And yes, Covid-19. How has this impacted on the way you do your work – what is the current situation in Cyprus in terms of lockdowns/work regulations?

Well, at first it didn’t affect me much because I still had pending deadlines with the financial statements being finalised on time and so on, but after that was done, the workload decreased significantly and coming to the office every day was not a must. I realised that working from home is not really my thing: I prefer being in the office, where I’m more productive and where I can at least see other people, which is important as someone who lives on my own. In Cyprus, because we mostly use our cars, not public transport, we could go to work provided we had the necessary paperwork from our employer. As of 21 May, the lockdown has been lifted and we can now move around and come to work normally. We’ve been back to normal since 1 June and are now fully operational and back to our routine; and the malls reopened on 9 June.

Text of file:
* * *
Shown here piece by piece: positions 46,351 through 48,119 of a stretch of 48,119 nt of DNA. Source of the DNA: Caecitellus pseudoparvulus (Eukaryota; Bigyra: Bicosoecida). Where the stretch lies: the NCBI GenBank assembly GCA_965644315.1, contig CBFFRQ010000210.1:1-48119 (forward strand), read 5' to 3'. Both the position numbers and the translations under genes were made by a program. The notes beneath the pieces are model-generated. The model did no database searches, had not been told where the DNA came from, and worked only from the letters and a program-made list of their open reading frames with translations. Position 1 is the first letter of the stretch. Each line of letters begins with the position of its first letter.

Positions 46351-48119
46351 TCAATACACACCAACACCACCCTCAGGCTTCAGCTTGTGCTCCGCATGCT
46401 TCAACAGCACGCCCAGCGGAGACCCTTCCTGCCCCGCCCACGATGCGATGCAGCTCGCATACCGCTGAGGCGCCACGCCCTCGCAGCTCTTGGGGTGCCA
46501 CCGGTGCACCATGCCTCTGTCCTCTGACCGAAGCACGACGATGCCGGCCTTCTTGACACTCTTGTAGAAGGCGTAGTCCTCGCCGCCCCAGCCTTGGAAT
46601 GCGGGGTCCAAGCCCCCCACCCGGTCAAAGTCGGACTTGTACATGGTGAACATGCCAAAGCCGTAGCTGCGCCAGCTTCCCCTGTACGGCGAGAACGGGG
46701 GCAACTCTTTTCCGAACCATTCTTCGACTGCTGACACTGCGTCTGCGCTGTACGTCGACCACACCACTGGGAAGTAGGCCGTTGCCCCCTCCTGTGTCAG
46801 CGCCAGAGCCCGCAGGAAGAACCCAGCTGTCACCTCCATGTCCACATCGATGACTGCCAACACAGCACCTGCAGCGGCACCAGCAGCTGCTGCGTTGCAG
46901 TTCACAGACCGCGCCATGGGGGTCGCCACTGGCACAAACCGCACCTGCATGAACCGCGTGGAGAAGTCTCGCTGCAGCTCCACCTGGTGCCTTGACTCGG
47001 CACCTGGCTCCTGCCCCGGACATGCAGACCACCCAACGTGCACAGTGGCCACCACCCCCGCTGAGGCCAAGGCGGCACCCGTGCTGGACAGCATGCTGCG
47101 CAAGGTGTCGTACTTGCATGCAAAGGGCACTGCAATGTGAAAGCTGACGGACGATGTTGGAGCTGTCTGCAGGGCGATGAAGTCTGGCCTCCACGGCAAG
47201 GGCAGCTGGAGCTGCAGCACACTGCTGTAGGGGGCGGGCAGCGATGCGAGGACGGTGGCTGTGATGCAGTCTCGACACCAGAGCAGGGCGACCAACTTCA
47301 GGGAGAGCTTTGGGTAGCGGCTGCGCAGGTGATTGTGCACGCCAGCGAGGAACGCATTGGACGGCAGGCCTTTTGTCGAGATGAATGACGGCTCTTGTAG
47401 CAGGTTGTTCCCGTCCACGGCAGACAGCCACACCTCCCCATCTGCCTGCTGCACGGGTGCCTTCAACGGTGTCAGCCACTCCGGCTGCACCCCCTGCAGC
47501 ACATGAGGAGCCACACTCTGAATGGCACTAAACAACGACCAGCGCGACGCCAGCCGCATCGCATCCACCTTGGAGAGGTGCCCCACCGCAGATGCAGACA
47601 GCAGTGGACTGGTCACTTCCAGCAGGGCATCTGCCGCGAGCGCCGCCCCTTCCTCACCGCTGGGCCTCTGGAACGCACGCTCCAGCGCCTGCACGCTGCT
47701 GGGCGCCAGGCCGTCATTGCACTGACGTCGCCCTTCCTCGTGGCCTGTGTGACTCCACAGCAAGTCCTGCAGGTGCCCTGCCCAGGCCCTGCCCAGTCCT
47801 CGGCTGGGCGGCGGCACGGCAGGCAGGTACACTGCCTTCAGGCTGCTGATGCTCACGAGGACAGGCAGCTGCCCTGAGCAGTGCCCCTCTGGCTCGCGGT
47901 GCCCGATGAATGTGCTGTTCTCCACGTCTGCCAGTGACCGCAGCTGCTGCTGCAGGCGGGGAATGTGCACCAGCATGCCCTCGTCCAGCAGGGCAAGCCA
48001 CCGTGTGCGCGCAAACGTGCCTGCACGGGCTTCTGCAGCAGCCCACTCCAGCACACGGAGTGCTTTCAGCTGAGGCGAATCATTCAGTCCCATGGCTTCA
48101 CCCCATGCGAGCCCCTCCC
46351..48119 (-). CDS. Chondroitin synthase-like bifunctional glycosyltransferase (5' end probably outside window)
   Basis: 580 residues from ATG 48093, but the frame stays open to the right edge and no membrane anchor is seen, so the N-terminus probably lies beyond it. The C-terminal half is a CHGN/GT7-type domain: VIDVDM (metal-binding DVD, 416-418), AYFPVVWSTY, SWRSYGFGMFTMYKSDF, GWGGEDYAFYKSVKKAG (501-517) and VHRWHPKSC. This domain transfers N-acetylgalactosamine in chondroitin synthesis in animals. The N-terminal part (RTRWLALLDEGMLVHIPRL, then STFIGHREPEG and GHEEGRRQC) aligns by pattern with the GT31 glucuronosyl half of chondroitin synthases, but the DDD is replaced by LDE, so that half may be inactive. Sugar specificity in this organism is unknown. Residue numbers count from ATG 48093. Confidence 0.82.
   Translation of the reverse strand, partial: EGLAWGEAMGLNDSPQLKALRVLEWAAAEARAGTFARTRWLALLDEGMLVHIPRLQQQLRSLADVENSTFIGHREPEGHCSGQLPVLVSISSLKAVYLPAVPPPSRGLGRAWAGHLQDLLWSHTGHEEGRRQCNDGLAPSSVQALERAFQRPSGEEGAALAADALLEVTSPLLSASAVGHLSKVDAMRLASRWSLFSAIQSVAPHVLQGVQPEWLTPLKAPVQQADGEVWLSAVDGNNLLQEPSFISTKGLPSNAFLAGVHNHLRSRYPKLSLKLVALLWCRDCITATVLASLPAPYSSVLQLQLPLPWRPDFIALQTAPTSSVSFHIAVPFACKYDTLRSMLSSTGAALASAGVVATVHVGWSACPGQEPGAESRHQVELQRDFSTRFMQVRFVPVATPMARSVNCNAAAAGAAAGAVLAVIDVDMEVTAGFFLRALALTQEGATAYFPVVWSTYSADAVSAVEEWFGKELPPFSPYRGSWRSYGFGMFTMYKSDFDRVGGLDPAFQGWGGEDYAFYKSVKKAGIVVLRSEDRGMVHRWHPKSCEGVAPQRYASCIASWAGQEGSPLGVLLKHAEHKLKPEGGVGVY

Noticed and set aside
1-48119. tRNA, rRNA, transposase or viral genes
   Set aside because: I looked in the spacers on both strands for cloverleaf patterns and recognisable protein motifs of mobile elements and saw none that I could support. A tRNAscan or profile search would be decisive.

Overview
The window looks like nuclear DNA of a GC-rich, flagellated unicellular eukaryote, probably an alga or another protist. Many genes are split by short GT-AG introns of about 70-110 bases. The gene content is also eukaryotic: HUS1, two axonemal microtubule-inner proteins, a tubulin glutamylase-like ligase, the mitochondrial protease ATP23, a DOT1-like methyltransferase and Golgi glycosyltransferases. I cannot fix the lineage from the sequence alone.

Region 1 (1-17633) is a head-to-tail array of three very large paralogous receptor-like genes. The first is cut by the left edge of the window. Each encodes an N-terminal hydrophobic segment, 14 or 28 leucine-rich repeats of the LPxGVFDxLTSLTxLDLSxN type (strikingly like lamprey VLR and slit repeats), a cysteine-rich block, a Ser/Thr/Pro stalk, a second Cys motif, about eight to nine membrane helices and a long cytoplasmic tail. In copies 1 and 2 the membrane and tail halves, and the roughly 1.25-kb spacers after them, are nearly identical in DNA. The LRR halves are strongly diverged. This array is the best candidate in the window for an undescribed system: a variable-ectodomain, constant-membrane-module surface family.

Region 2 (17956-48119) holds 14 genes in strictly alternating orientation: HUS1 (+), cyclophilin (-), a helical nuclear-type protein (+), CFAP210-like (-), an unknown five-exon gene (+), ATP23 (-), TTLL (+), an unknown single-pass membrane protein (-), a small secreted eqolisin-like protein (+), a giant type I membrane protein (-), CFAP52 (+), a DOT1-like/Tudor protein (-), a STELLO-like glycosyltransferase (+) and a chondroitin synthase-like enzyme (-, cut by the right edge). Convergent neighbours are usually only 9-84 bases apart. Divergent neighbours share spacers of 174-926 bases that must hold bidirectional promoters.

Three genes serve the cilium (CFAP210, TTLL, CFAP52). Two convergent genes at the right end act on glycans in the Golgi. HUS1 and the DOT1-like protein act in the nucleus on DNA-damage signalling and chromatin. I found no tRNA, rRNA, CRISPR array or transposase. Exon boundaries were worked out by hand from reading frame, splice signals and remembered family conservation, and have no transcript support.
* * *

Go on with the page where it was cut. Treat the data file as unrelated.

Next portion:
And in a personal capacity, what has this time of introspection enforced by the pandemic meant for you? What do you look forward to most when things ease up and life can carry on again? 

It has given me time to slow down and have some rest. My social life had been really busy, and I would go out almost every night, so I actually needed something to force me to stay home and get some rest, catch up with series I’ve been wanting to watch for a while, and so on. So, it is only natural that what I missed most of all was going out with my friends. And of course, I miss being able to hug and kiss my loved ones; one of the hardest things about the pandemic. I am, however, hopeful that we’ll get back to normal soon.